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Thursday, March 10, 2011

Encountering God through silence

Last Sunday I talked about the difference between the Logos (the written word of God) and the Rhema (the spoken word of God).

I challenged everyone in our congregation to spend time listening to God.  Being silent before him.

The fact of the matter is that most of the time a Rhema is birthed out of silence, offered or received - and as Henri Nouwen writes, "as the ripe fruit of solitude"

Elijah here God speak through a "still, small voice" in 1 Kings 19:13.

Jesus warned his listeners to be careful about the words they speak, "for by your words you will be judged," in Matthew 12:36-37.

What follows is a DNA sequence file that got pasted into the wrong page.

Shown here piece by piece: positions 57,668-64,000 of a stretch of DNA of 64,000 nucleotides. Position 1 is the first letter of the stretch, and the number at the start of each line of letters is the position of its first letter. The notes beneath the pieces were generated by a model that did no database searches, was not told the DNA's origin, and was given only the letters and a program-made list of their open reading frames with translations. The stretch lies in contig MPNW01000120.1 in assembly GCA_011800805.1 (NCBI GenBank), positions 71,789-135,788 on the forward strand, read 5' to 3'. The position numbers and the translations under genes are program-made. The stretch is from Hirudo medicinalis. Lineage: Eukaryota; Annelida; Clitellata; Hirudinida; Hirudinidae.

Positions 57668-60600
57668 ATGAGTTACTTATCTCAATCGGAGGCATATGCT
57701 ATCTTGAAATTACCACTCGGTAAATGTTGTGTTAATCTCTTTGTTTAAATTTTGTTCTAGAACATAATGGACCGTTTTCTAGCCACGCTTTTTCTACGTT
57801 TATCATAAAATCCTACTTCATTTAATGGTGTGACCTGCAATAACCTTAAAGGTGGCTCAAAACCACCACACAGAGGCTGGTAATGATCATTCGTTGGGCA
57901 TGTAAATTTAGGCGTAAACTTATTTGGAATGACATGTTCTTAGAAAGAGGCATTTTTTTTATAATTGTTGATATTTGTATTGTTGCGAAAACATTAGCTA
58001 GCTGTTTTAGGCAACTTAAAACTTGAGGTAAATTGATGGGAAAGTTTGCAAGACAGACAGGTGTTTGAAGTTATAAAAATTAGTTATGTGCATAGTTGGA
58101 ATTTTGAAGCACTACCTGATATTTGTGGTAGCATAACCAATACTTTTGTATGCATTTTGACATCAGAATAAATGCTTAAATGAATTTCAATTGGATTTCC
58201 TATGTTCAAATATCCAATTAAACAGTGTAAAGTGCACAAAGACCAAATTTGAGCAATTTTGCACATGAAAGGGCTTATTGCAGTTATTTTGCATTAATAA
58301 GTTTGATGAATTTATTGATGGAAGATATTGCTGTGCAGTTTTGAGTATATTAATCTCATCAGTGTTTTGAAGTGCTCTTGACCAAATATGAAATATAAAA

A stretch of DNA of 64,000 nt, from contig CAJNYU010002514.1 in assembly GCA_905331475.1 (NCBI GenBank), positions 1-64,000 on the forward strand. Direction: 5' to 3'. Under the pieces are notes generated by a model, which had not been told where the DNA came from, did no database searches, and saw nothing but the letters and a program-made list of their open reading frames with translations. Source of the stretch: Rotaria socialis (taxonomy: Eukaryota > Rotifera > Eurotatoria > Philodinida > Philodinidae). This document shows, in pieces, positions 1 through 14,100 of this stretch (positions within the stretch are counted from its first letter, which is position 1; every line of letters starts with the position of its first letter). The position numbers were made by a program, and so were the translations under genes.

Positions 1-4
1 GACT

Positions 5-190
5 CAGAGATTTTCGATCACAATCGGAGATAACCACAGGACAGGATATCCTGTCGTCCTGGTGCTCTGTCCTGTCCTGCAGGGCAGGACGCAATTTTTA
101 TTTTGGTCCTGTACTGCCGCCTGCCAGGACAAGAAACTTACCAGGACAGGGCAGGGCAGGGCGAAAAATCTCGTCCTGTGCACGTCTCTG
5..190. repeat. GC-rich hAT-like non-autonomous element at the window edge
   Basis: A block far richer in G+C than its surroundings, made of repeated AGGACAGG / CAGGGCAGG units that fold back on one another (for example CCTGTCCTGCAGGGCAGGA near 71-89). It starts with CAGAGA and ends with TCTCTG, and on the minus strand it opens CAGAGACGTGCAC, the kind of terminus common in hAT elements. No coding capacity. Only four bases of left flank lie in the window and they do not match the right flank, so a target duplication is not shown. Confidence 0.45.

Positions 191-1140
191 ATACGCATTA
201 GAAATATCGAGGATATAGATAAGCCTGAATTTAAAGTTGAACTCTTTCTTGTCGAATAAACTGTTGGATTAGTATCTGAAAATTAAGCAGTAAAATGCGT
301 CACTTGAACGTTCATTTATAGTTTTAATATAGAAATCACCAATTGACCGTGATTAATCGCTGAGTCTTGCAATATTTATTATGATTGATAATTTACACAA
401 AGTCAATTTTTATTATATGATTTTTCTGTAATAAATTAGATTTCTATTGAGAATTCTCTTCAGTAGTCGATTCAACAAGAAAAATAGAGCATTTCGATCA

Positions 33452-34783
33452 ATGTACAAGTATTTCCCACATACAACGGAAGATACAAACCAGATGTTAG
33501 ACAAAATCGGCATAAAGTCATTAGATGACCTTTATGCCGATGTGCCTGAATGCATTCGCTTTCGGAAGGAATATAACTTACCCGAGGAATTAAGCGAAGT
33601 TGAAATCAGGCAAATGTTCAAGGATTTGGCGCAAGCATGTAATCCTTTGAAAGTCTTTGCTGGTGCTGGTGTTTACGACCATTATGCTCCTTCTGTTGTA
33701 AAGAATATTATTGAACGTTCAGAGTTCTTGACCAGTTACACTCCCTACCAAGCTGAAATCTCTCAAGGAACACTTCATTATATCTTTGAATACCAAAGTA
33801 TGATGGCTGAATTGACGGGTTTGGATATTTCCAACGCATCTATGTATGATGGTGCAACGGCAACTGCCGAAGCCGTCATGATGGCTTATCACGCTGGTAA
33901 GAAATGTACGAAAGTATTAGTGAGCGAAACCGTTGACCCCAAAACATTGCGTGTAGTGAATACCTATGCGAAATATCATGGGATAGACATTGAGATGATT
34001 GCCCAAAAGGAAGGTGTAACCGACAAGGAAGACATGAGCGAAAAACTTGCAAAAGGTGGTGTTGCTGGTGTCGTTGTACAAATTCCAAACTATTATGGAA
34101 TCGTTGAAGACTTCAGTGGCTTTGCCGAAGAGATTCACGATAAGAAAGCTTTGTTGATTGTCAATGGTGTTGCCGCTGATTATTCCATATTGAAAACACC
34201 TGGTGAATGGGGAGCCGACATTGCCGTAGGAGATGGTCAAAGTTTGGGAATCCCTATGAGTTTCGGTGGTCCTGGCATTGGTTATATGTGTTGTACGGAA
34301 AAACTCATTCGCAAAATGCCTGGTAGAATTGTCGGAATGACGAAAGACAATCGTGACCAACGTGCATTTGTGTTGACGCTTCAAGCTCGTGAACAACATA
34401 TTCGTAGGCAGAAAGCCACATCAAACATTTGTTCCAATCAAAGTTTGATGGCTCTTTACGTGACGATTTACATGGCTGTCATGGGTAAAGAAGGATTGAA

Jesus was a busy guy.  No doubt about it.  He lived a very, very busy life.

He coached his disciples, taught the crowds, healed the sick, casted out demons, did Q and A's with both friends and foes and was constantly on the move.

Yet he always found time to withdraw.  To (as Nouwen writes) "embrace solitude and silence."

As he was alone with God in prayer, he could hear the spoken word (Rhema) directly into his heart.

It was the source of his strength.

It gave him wisdom.

It increased his anointing as he ministered.

That is the challenge to you and I today.  Being still before God.  Silent.  Listening.  Unfiltered.  Unencumbered.

Henri Nouwen writes, "silence is the royal road to spiritual formation.  Without silence, the spoken word can never bear fruit.  Moreover, only through silence can the word descend from the mind into the heart.  As long as our hearts and minds are filled with words of our own making, there is not space for the word to enter deeply into our heart and take root."

And in silence there is peace and joy and comfort.

May be find the time to be silent before God today.

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